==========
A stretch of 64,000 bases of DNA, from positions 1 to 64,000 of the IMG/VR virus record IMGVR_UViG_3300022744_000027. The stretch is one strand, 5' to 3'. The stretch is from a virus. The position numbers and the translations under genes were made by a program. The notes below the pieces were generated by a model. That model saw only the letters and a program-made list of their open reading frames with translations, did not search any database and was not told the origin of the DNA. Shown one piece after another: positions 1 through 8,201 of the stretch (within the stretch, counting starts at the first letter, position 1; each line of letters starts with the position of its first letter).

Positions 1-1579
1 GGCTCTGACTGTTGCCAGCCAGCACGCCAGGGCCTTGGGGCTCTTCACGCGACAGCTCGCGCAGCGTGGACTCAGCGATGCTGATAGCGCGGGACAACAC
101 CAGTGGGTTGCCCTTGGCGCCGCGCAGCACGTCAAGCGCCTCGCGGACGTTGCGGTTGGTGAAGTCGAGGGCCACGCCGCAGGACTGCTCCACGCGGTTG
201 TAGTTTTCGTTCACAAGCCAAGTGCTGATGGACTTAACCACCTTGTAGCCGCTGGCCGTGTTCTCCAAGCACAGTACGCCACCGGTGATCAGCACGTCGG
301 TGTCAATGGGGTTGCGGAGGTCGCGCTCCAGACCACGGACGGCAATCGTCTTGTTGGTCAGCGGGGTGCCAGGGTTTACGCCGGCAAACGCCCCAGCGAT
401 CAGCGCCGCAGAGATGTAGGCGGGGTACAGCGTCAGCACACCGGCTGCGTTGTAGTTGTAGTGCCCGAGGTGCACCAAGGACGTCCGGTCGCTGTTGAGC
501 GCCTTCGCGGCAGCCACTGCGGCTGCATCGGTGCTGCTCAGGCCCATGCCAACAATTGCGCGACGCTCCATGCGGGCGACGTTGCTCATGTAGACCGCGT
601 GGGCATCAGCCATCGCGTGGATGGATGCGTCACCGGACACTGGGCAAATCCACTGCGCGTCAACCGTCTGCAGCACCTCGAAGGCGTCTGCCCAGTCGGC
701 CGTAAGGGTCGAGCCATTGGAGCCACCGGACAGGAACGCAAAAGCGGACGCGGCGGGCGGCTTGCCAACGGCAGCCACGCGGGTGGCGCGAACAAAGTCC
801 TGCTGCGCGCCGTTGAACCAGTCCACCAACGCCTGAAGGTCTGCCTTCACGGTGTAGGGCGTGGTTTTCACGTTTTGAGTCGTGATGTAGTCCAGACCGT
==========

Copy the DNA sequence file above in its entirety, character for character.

A stretch of 64,000 bases of DNA, from positions 1 to 64,000 of the IMG/VR virus record IMGVR_UViG_3300022744_000027. The stretch is one strand, 5' to 3'. The stretch is from a virus. The position numbers and the translations under genes were made by a program. The notes below the pieces were generated by a model. That model saw only the letters and a program-made list of their open reading frames with translations, did not search any database and was not told the origin of the DNA. Shown one piece after another: positions 1 through 8,201 of the stretch (within the stretch, counting starts at the first letter, position 1; each line of letters starts with the position of its first letter).

Positions 1-1579
1 GGCTCTGACTGTTGCCAGCCAGCACGCCAGGGCCTTGGGGCTCTTCACGCGACAGCTCGCGCAGCGTGGACTCAGCGATGCTGATAGCGCGGGACAACAC
101 CAGTGGGTTGCCCTTGGCGCCGCGCAGCACGTCAAGCGCCTCGCGGACGTTGCGGTTGGTGAAGTCGAGGGCCACGCCGCAGGACTGCTCCACGCGGTTG
201 TAGTTTTCGTTCACAAGCCAAGTGCTGATGGACTTAACCACCTTGTAGCCGCTGGCCGTGTTCTCCAAGCACAGTACGCCACCGGTGATCAGCACGTCGG
301 TGTCAATGGGGTTGCGGAGGTCGCGCTCCAGACCACGGACGGCAATCGTCTTGTTGGTCAGCGGGGTGCCAGGGTTTACGCCGGCAAACGCCCCAGCGAT
401 CAGCGCCGCAGAGATGTAGGCGGGGTACAGCGTCAGCACACCGGCTGCGTTGTAGTTGTAGTGCCCGAGGTGCACCAAGGACGTCCGGTCGCTGTTGAGC
501 GCCTTCGCGGCAGCCACTGCGGCTGCATCGGTGCTGCTCAGGCCCATGCCAACAATTGCGCGACGCTCCATGCGGGCGACGTTGCTCATGTAGACCGCGT
601 GGGCATCAGCCATCGCGTGGATGGATGCGTCACCGGACACTGGGCAAATCCACTGCGCGTCAACCGTCTGCAGCACCTCGAAGGCGTCTGCCCAGTCGGC
701 CGTAAGGGTCGAGCCATTGGAGCCACCGGACAGGAACGCAAAAGCGGACGCGGCGGGCGGCTTGCCAACGGCAGCCACGCGGGTGGCGCGAACAAAGTCC
801 TGCTGCGCGCCGTTGAACCAGTCCACCAACGCCTGAAGGTCTGCCTTCACGGTGTAGGGCGTGGTTTTCACGTTTTGAGTCGTGATGTAGTCCAGACCGT